Elizabeth has changed, but not the DiCosmo family, which has made Italian ices the old-fashioned way for 100 years.

By Maryrose Mullen | NJ Monthly Magazine

Italian ice is tricky stuff. It should be creamy, but without the taste of dairy. It should be icy, but without ice crystals.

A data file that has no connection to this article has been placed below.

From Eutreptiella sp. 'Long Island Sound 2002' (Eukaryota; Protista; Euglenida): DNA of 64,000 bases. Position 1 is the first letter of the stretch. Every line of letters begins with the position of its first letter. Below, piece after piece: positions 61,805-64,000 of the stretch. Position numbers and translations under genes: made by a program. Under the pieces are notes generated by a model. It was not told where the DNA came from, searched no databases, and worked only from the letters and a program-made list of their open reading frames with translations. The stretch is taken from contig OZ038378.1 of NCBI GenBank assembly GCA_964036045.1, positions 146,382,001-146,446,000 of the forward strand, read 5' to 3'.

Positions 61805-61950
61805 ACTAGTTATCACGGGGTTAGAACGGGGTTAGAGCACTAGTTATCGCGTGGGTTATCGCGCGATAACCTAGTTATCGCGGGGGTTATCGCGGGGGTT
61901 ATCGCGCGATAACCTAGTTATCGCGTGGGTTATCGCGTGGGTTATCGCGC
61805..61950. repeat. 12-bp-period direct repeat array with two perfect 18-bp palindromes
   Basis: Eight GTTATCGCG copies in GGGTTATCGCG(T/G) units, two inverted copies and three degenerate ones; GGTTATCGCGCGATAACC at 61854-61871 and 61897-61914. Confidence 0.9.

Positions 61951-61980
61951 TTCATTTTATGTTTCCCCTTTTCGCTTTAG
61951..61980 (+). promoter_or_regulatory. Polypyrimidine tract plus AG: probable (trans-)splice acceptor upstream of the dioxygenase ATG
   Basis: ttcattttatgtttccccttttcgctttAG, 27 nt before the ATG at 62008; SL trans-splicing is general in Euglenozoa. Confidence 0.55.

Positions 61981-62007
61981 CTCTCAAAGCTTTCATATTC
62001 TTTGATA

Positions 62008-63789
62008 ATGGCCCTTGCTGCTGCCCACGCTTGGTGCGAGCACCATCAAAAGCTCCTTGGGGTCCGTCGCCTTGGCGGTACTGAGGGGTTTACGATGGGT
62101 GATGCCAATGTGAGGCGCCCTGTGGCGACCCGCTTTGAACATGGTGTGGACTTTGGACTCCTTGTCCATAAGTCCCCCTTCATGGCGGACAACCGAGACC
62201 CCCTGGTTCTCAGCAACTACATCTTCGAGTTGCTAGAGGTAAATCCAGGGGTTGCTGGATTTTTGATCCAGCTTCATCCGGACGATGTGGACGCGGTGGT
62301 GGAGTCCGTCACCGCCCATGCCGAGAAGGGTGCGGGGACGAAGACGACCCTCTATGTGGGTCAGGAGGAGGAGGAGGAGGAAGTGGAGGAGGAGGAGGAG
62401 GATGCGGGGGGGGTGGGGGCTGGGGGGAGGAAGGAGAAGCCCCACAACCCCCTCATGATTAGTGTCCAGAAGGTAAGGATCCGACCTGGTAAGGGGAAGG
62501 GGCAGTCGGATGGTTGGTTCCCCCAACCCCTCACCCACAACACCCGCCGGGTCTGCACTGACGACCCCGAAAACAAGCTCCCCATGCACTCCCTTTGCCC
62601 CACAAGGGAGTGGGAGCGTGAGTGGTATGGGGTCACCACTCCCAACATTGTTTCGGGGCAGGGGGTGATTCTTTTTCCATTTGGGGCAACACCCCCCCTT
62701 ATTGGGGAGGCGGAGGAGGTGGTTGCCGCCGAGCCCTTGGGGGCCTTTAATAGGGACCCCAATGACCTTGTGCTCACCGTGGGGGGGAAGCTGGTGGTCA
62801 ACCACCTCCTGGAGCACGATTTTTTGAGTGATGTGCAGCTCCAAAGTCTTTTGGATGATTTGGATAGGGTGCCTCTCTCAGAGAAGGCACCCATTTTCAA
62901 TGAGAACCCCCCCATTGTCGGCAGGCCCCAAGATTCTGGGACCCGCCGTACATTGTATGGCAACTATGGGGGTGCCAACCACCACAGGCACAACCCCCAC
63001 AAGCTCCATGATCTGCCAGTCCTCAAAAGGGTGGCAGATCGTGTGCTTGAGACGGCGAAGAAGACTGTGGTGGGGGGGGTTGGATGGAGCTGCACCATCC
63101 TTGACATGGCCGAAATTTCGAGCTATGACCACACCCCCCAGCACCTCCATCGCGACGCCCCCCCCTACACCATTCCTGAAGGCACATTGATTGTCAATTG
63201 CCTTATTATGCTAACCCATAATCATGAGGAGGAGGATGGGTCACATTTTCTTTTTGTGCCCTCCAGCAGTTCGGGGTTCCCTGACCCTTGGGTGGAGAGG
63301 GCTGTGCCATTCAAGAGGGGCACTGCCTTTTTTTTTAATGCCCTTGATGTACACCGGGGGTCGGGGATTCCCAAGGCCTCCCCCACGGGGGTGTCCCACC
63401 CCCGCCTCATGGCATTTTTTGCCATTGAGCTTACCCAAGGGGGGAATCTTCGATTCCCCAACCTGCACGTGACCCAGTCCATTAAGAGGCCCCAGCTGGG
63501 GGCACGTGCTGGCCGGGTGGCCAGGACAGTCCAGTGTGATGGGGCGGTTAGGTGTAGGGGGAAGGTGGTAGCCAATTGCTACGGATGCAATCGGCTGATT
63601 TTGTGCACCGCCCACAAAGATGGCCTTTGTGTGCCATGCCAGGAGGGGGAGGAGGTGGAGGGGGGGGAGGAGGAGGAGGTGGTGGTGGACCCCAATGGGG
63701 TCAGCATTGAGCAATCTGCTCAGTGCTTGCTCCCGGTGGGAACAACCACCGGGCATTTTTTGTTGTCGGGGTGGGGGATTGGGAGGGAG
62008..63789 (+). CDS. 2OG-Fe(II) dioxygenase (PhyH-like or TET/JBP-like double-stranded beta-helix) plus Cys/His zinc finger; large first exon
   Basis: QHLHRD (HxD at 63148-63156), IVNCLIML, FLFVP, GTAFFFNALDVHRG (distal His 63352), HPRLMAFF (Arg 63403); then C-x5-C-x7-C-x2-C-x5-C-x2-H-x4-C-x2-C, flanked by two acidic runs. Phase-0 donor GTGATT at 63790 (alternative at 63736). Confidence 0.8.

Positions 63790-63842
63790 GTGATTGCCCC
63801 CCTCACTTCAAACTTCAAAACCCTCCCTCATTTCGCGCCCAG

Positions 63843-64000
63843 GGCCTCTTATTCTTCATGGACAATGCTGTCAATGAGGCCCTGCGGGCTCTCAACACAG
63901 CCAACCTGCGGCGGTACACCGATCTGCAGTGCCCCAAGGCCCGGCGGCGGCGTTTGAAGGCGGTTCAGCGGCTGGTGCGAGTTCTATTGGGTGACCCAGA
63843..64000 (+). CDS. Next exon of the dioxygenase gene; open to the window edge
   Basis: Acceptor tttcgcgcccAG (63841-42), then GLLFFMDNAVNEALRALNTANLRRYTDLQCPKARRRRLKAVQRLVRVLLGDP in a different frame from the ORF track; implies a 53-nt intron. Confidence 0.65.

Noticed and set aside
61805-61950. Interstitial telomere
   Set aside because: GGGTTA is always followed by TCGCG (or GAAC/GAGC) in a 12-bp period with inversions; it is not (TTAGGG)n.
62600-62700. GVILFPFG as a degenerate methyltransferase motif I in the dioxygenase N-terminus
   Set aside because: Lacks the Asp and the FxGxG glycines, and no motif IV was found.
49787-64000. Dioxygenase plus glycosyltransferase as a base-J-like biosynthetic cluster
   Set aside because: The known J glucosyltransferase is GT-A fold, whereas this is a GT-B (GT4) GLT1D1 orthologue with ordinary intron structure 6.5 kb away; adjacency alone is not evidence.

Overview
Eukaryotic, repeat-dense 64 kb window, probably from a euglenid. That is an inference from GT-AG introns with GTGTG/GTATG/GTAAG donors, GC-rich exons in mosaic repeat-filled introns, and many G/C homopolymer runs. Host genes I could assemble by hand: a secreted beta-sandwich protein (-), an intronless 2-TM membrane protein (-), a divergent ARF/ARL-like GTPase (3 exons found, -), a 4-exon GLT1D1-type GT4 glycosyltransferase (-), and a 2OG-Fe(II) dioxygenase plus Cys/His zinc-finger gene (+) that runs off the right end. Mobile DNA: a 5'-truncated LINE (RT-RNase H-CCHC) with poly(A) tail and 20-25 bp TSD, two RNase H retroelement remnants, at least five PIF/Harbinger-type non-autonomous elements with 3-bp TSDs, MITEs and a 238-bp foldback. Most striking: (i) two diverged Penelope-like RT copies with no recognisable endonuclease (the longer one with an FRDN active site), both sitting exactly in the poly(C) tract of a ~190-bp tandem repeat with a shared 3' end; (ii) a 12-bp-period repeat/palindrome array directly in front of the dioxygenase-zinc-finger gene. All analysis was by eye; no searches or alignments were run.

“It should just dissolve, kind of linger on your tongue before it melts a little bit,” says Eileen O’Connor, who has been making the genuine article for 20 years. She enumerates still more qualities: “Not too whippy. Not too much air in it, and packed with flavor.”

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